Nora, for the last ten minutes, had been thinking that this would come,—that it would come at once; and yet she was not at all prepared with an answer. It was now weeks since she had confessed to herself frankly that nothing else but this,—this one thing which was now happening, this one thing which had now happened,—that nothing else could make her happy, or could touch her happiness. She had refused a man whom she otherwise would have taken, because her heart had been given to Hugh Stanbury. She had been bold enough to tell that other suitor that it was so, though she had not mentioned the rival's name. She had longed for some expression of love from this man when they had been at Nuncombe together, and had been fiercely angry with him because no such expression had come from him. Day after day, since she had been with her aunt, she had told herself that she was a broken-hearted woman, because she had given away all that she had to give and had received nothing in return. Had he said a word that might have given her hope, how happy could she have been in hoping. Now he had come to her with a plain-spoken offer, telling her that he loved her, and asking her to be his wife,—and she was altogether unable to answer. How could she consent to be his wife, knowing as she did that there was no certainty of an income on which they could live? How could she tell her father and mother that she had engaged herself to marry a man who might or might not make £400 a year, and who already had a mother and sister depending on him?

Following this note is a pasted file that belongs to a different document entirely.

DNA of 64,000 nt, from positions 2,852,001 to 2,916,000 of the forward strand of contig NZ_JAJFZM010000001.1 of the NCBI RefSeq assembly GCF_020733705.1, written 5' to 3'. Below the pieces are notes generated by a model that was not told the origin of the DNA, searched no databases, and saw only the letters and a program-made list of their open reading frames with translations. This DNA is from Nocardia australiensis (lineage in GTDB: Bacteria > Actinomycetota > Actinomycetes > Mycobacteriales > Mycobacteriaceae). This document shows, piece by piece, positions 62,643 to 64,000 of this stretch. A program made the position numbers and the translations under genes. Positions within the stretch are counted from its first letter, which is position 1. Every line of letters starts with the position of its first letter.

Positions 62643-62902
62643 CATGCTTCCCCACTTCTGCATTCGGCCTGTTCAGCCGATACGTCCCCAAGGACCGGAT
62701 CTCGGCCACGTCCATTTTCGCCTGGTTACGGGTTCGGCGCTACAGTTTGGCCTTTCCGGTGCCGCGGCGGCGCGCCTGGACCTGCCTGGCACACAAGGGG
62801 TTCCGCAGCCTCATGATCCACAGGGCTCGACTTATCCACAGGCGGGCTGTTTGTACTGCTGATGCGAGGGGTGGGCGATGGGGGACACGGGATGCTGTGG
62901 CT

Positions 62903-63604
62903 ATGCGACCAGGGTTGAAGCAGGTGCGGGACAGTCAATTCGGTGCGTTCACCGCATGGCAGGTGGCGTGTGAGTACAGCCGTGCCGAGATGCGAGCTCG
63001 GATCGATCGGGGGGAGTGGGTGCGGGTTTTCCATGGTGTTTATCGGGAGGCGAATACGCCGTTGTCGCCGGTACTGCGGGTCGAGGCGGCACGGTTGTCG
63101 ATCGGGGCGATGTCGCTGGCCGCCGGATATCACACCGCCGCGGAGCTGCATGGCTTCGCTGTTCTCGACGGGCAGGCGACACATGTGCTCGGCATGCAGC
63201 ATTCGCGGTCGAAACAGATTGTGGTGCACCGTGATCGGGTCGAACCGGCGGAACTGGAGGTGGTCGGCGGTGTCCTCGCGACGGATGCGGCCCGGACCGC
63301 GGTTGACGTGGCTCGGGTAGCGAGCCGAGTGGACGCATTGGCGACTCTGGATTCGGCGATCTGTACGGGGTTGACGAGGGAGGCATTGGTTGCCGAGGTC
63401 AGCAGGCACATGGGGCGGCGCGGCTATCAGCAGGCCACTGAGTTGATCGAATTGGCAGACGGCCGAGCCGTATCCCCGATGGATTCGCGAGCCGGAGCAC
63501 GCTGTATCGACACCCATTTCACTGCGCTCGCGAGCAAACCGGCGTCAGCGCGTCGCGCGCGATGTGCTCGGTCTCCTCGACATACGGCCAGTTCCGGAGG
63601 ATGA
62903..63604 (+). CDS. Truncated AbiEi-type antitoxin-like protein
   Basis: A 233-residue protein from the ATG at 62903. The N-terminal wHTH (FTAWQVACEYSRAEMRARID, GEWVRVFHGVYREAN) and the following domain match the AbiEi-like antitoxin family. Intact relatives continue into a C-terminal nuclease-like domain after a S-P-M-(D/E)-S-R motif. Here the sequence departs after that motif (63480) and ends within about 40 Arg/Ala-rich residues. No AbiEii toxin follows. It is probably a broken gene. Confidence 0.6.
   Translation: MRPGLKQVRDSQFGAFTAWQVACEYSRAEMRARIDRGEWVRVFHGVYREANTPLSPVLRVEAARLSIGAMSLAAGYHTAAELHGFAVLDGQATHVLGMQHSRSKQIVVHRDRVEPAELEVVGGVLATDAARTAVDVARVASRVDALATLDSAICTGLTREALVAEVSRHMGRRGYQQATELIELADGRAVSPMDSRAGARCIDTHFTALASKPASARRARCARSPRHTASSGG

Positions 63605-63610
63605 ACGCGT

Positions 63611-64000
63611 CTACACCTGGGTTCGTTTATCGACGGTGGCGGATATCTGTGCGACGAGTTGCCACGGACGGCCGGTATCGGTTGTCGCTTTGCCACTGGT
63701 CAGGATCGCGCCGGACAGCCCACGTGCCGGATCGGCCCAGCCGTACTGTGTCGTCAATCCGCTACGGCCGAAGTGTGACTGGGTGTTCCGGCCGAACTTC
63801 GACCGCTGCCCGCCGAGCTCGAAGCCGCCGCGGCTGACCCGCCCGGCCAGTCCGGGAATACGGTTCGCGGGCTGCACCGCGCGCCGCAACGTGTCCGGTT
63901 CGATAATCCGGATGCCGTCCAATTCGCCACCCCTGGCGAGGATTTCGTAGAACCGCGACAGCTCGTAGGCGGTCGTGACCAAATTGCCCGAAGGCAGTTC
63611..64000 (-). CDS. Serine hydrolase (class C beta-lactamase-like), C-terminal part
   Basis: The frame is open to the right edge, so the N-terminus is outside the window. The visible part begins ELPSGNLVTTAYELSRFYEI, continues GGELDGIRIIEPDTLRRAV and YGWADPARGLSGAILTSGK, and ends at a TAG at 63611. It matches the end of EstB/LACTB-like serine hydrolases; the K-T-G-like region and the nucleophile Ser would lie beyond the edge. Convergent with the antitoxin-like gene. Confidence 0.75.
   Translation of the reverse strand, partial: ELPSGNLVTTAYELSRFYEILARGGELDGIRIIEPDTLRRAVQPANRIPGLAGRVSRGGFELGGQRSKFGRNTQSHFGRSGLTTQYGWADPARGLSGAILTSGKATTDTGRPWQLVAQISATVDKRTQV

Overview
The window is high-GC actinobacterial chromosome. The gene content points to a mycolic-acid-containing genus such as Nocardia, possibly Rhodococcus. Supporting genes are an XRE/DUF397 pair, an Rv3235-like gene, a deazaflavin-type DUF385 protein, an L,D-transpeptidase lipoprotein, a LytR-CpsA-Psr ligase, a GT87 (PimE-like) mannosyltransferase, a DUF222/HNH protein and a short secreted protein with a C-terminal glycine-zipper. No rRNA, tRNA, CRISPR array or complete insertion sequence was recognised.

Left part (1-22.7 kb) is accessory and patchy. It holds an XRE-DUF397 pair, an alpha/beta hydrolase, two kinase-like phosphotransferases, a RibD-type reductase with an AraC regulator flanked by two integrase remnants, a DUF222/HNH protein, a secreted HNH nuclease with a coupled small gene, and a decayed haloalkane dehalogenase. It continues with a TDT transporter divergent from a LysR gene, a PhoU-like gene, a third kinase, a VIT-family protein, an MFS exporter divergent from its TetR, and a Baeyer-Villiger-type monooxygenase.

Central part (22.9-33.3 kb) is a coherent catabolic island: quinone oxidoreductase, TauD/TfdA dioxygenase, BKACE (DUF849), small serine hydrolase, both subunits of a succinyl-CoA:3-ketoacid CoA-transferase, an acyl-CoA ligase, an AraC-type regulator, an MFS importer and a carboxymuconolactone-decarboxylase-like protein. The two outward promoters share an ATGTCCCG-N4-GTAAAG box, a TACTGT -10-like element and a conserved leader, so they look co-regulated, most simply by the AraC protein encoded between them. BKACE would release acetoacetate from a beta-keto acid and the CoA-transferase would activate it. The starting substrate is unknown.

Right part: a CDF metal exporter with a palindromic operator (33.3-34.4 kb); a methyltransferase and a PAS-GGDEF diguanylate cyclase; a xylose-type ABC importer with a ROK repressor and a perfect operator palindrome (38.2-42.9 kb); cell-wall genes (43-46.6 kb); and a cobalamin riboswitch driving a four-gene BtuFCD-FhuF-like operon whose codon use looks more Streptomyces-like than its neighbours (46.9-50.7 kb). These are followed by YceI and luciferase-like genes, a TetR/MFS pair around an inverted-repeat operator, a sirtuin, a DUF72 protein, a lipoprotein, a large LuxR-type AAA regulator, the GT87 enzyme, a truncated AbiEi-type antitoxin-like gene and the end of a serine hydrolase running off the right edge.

In truth, had he come more gently to her, his chance of a happy answer,—of an answer which might be found to have in it something of happiness,—would have been greater. He might have said a word which she could not but have answered softly;—and then from that constrained softness other gentleness would have followed, and so he would have won her in spite of her discretion. She would have surrendered gradually, accepting on the score of her great love all the penalties of a long and precarious engagement. But when she was asked to come and be his wife, now and at once, she felt that in spite of her love it was impossible that she could accede to a request so sudden, so violent, so monstrous. He stood over her as though expecting an instant answer; and then, when she had sat dumb before him for a minute, he repeated his demand. "Tell me, Nora, can you love me? If you knew how thoroughly I have loved you, you would at least feel something for me."